Shifts in inferred metabolic pathways are associated with synbiotic supplementation. LEfSe plot of inferred KEGG bacterial metabolic pathways with differential abundance. Bars to the left indicate inferred bacterial metabolic pathways that are enriched in animals during synbiotic supplementation, while bars to the right indicate inferred bacterial metabolic pathways that are enriched in animals during pre-supplementation. Bar colors indicate higher-level metabolic pathways

Synbiotic treatment does not confer protection from HFD-associated gut dysbiosis following later challenge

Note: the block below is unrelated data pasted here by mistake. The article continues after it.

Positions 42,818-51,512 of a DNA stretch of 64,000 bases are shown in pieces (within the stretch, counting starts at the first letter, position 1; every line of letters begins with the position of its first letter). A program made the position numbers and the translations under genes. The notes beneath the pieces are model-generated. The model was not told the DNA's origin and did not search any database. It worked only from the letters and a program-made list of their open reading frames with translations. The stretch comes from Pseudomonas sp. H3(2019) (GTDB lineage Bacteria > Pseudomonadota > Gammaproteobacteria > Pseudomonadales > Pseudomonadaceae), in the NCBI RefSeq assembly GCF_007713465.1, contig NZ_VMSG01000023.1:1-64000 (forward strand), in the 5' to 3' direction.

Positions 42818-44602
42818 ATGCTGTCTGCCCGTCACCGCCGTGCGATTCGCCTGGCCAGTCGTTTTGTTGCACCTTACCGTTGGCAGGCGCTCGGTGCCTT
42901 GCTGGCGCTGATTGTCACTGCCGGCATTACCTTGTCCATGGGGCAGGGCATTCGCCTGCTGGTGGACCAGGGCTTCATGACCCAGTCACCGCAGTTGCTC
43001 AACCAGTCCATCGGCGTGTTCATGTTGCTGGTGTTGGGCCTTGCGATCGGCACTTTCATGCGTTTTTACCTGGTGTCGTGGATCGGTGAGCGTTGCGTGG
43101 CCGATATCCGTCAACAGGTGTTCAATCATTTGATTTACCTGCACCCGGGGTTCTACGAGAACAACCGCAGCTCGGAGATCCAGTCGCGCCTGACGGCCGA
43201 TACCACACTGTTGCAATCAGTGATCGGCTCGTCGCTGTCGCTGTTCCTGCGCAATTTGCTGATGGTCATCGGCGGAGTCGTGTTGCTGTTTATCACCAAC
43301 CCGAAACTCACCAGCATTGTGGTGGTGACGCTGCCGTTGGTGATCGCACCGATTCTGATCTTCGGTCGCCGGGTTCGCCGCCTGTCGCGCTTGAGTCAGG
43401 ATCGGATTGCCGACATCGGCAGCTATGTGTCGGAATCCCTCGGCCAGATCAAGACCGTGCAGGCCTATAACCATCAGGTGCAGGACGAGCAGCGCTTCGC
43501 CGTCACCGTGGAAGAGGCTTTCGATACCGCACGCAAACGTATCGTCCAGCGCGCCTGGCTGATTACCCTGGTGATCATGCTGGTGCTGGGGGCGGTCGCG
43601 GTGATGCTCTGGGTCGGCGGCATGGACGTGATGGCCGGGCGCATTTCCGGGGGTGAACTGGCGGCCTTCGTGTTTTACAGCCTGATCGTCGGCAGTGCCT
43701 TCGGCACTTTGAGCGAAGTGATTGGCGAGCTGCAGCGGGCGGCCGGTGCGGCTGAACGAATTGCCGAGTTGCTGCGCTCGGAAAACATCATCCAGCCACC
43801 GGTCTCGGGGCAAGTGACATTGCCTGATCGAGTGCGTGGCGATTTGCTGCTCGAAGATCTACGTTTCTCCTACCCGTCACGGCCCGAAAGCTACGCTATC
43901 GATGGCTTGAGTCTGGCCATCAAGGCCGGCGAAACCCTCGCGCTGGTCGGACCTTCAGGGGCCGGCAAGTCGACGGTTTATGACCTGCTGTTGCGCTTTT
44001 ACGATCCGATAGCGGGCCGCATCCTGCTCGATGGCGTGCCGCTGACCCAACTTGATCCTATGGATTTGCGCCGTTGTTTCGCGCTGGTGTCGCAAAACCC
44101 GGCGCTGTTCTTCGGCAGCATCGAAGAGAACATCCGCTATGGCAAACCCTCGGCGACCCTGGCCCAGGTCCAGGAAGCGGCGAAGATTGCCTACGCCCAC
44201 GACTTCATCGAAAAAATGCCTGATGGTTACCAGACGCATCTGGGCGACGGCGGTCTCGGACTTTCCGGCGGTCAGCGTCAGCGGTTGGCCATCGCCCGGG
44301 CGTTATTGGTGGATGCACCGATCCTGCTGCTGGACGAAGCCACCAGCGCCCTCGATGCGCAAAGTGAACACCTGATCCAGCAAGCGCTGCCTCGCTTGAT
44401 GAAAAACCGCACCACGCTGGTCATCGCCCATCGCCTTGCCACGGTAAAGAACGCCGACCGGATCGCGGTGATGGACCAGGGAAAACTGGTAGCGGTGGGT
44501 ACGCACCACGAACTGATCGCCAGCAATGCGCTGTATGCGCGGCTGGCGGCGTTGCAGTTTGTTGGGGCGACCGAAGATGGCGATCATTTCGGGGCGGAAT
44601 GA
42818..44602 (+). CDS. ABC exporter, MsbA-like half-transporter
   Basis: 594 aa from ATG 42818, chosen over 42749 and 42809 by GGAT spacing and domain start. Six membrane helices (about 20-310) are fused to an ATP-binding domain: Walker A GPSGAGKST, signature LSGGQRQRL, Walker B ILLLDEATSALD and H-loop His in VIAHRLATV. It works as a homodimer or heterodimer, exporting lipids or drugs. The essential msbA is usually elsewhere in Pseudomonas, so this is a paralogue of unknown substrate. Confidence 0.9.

Nineteen weeks after the synbiotic supplementation ended, juveniles were challenged for 1 month with the 36% HFD that they had been previously exposed to via their mothers (during both gestation and lactation; Fig. 1). Overall, we observed significant differences in the chao1 but not Shannon alpha diversity measure between groups (Fig. 6a), alongside both unweighted and weighted UniFrac beta diversity (unweighted UniFrac, PERMANOVA, p = 0.001; weighted UniFrac, PERMANOVA, p = 0.024; Fig. 6b, Additional file 11: Table S5). Deeper taxonomic interrogations via LEfSe revealed several non-significant differences in the relative abundance of bacterial taxa before and during the HFD challenge. Bacteroidales (Bacteroidetes), Fibrobacteres, and Spirochaetes were not significantly reduced (38.9 to 32.3 [p = 0.677], 0.53 to 0 [p = 4.67e− 3], 8.2 to 2.4% [p = 0.078], respectively), whereas Tenericutes and Erysipelotrichi were significantly increased (0.3 to 2.5% [p = 0.014], 0.28 to 16.2% [p = 8.82e− 4], Additional file 12: Figure S7). Additionally, and consistent with our prior findings [18], classes of Proteobacteria were non-significantly differentially abundant in association with the postnatal HFD challenge: Epsilonproteobacteria were non-significantly enriched from 0.009 to 0.99% (p = 0.150), whereas Deltaproteobacteria were non-significantly reduced from 0.26 to 0.01% (p = 0.086) (Additional file 12: Figure S7). Although synbiotic supplementation did not inhibit HFD-associated gut dysbiosis, there were a number of significant differences in comparison to animals that received a HFD challenge but no synbiotic supplementation prior (Fig. 7a, b). In particular, there was a non-significant increased abundance of taxa from Bacilli (Streptococcus 2.61 to 0.06%, p = 0.102]), Erysipelotrichi (0.11 to 0% p = 0.06]); significance was uniquely observed in Bulleidia (2.46 to 0.63% p = 6.49e− 3). The non-significant increase in Erysipelotrichi and decrease in Fibrobacteres appear only among pre/prior synbiotic supplementation state (Additional file 12: Figure S7C). This is particularly potentially intriguing with regard to Eubacterium as this genus has been previously associated with obesity and a HFD [62]. Furthermore, during the HFD challenge we found that prior synbiotic supplemented juvenile had an enrichment of pathways for carbohydrate metabolism and enzyme families and reduced enrichment of pathways for xenobiotics biodegradation and metabolism and metabolism of cofactors and vitamins in comparison to untreated juveniles (Fig. 7b, c, Additional file 13: Figure S8).